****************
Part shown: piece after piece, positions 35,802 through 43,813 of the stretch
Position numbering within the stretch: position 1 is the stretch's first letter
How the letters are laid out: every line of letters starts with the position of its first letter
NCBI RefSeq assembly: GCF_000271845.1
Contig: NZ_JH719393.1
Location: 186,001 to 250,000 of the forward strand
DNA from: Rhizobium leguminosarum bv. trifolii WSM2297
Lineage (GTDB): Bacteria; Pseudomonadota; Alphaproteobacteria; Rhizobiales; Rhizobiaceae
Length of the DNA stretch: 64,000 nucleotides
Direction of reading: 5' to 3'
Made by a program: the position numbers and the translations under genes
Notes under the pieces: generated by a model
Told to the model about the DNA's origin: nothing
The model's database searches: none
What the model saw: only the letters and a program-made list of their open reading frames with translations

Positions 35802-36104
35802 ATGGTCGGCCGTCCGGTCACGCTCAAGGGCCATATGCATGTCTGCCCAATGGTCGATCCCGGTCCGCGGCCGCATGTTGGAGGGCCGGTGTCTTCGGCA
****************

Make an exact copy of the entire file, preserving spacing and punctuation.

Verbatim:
Part shown: piece after piece, positions 35,802 through 43,813 of the stretch
Position numbering within the stretch: position 1 is the stretch's first letter
How the letters are laid out: every line of letters starts with the position of its first letter
NCBI RefSeq assembly: GCF_000271845.1
Contig: NZ_JH719393.1
Location: 186,001 to 250,000 of the forward strand
DNA from: Rhizobium leguminosarum bv. trifolii WSM2297
Lineage (GTDB): Bacteria; Pseudomonadota; Alphaproteobacteria; Rhizobiales; Rhizobiaceae
Length of the DNA stretch: 64,000 nucleotides
Direction of reading: 5' to 3'
Made by a program: the position numbers and the translations under genes
Notes under the pieces: generated by a model
Told to the model about the DNA's origin: nothing
The model's database searches: none
What the model saw: only the letters and a program-made list of their open reading frames with translations

Positions 35802-36104
35802 ATGGTCGGCCGTCCGGTCACGCTCAAGGGCCATATGCATGTCTGCCCAATGGTCGATCCCGGTCCGCGGCCGCATGTTGGAGGGCCGGTGTCTTCGGCA